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I have two methods in my objective-c class that do similar but different things. (they both retrieve a set of core-data records containing JSON, unpack and examine the JSON documents and do some stuff depending upon the structure of the JSON).

The first method looks like this:

+(NSDictionary*)getListOfResponsesWithForm:(NSString*)formId
{
    NSError* requestError = nil;

    // NSIndexSets don't allow easy targetted access into the set, so use arrays instead.
    NSMutableArray* indexSetOfAllEntries = [[NSMutableArray alloc] init];
    NSMutableArray* indexSetOfEntriesForLoggedOnUser = [[NSMutableArray alloc] init];

    NSString* activeUserEmail = getActiveUser().email;


    NSFetchRequest* fetchRequest = [ [NSFetchRequest alloc] init];

    NSEntityDescription* entityDesc = [NSEntityDescription entityForName:@"Response" inManagedObjectContext:getApp().managedObjectContext];

    [fetchRequest setEntity:entityDesc];

    // Sort by lastmodifieddatelocal
    NSSortDescriptor *sort = [[NSSortDescriptor alloc] initWithKey:@"lastmodifieddatelocal" ascending:NO];
    [fetchRequest setSortDescriptors:[NSArray arrayWithObject:sort]];

    NSArray* instances = [getApp().managedObjectContext executeFetchRequest:fetchRequest error:&requestError];

    NSMutableArray* responses = [[NSMutableArray alloc] init];

    for (Response* response in instances) {


        NSData *jsonData = [response.json dataUsingEncoding:NSUTF8StringEncoding];
        NSDictionary* dictionary = [HPSJSON getDictionaryFromDataWithoutSuccessTest:jsonData];

        NSString* userEmailFromResponse = [HPSJSON getStringForKey: @"_useremail" inDictionary:dictionary];

        NSString* formIdFromResponse =  [HPSJSON getNestedIdForKey: @"_formid" inDictionary: dictionary];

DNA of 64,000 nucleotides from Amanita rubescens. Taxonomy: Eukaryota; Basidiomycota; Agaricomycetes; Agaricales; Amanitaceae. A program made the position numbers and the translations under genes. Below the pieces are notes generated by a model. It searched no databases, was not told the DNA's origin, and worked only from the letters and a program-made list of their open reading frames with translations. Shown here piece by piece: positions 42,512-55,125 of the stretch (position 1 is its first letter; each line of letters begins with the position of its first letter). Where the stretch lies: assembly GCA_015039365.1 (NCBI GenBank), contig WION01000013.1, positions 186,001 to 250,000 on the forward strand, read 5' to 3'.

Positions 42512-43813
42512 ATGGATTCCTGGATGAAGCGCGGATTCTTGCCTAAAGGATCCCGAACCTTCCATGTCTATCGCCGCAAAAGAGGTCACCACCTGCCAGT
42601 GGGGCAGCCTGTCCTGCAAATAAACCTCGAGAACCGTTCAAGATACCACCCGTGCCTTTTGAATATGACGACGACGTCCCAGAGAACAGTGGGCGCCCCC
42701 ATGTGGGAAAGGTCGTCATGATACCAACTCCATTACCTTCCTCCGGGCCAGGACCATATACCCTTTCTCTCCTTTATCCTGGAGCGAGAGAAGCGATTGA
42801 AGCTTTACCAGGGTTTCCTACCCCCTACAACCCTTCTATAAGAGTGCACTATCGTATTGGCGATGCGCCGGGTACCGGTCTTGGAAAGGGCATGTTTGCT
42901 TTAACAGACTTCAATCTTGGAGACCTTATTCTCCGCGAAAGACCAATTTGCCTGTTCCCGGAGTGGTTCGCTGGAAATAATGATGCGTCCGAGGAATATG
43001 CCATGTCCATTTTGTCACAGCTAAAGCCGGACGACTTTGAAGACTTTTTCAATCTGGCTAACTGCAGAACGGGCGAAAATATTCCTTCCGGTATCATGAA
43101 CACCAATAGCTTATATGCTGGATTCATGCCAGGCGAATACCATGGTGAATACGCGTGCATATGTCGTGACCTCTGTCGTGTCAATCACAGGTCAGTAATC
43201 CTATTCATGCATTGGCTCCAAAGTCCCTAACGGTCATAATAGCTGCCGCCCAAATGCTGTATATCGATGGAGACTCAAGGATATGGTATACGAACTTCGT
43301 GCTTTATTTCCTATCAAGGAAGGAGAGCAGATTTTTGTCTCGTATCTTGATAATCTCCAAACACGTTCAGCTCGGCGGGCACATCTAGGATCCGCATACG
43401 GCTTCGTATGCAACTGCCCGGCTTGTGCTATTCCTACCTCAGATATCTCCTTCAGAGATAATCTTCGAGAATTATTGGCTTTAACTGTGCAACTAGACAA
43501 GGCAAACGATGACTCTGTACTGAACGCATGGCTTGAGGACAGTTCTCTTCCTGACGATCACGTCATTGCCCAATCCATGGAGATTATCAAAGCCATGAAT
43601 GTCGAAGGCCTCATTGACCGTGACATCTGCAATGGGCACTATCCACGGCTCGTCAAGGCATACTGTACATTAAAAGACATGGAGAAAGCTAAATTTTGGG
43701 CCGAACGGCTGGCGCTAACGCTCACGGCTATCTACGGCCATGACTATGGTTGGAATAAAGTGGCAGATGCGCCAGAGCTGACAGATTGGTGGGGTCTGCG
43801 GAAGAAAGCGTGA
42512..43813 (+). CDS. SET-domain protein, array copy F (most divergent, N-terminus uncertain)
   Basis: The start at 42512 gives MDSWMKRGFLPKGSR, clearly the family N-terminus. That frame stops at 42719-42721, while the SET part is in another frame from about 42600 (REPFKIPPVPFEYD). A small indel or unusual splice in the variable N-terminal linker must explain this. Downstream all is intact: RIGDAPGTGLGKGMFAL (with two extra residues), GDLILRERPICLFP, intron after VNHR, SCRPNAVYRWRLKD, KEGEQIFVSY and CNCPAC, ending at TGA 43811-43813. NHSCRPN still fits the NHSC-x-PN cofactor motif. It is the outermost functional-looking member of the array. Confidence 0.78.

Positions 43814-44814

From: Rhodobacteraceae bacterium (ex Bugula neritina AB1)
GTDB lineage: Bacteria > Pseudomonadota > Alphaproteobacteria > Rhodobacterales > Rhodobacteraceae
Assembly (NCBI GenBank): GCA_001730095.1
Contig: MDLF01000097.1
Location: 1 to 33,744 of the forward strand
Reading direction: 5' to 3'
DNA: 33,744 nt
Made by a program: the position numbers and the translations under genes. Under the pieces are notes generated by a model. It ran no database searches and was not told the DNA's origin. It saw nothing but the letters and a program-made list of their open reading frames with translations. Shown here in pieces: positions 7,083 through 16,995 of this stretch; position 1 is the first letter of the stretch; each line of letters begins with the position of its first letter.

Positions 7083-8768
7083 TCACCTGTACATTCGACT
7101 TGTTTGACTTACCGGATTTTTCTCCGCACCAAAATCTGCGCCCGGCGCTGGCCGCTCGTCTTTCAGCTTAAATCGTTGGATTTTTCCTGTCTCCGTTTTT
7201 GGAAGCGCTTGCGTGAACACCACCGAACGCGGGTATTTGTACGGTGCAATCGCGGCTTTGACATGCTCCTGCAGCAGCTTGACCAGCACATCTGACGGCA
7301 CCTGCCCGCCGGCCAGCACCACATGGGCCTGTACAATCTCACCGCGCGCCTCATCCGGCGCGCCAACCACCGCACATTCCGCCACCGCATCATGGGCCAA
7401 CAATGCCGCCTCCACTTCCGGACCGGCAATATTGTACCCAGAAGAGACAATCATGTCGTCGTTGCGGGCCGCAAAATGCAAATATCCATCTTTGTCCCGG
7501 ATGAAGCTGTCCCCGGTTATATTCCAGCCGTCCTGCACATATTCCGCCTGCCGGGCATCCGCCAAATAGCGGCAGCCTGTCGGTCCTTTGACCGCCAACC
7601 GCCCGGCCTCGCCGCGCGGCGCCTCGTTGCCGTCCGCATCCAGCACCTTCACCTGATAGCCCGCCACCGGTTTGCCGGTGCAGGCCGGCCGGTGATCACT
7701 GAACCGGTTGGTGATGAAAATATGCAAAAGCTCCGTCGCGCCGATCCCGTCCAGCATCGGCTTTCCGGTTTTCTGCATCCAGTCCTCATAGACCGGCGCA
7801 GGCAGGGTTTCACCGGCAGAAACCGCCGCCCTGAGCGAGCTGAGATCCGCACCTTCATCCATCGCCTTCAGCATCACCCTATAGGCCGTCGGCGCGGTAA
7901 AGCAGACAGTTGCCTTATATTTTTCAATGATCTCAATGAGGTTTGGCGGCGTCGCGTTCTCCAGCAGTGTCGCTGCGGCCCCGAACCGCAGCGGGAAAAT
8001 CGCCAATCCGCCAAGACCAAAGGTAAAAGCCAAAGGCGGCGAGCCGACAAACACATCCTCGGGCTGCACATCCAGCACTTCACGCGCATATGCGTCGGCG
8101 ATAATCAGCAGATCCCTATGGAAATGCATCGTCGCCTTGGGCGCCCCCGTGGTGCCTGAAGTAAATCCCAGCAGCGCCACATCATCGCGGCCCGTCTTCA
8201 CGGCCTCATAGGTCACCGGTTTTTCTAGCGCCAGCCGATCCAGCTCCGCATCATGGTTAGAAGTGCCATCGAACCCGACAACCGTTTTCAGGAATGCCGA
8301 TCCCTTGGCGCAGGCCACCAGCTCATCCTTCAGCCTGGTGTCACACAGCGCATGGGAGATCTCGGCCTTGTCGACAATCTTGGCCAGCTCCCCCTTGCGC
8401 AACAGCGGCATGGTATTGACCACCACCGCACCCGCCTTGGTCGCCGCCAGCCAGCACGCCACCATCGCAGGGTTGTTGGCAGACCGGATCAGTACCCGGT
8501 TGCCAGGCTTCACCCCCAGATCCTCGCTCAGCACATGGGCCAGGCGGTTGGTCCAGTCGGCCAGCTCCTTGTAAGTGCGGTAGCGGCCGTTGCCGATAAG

if ([formId caseInsensitiveCompare:formIdFromResponse]==NSOrderedSame)
        {
            [responses addObject: response];

            [indexSetOfAllEntries addObject:[NSNumber numberWithInt:responses.count-1]];

            if ([activeUserEmail caseInsensitiveCompare:userEmailFromResponse]==NSOrderedSame)
            {
                [indexSetOfEntriesForLoggedOnUser addObject:[NSNumber numberWithInt:responses.count-1]];
            }

        }

    }

    NSMutableDictionary* results = [[NSMutableDictionary alloc] init];
    [results setObject:responses forKey:@"responses"];
    [results setObject:indexSetOfAllEntries forKey:@"allindexes"];
    [results setObject:indexSetOfEntriesForLoggedOnUser forKey:@"indexesforactiveuser"];

    return results;

}

The second method looks like this:

+(NSInteger)getCountOfResponsesWithForm:(NSString*)formId
{
    NSError* requestError = nil;

    NSString* activeUserEmail = getActiveUser().email;

    NSFetchRequest* fetchRequest = [ [NSFetchRequest alloc] init];

    NSEntityDescription* entityDesc = [NSEntityDescription entityForName:@"Response" inManagedObjectContext:getApp().managedObjectContext];

    [fetchRequest setEntity:entityDesc];

    NSArray* instances = [getApp().managedObjectContext executeFetchRequest:fetchRequest error:&requestError];

    NSInteger countOfResponses=0;

    for (Response* response in instances) {

        NSData *jsonData = [response.json dataUsingEncoding:NSUTF8StringEncoding];
        NSDictionary* dictionary = [HPSJSON getDictionaryFromDataWithoutSuccessTest:jsonData];

        NSString* userEmailFromResponse = [HPSJSON getStringForKey: @"_useremail" inDictionary:dictionary];

        NSString* formIdFromResponse =  [HPSJSON getNestedIdForKey: @"_formid" inDictionary: dictionary];

        if ([formId caseInsensitiveCompare:formIdFromResponse]==NSOrderedSame)
        {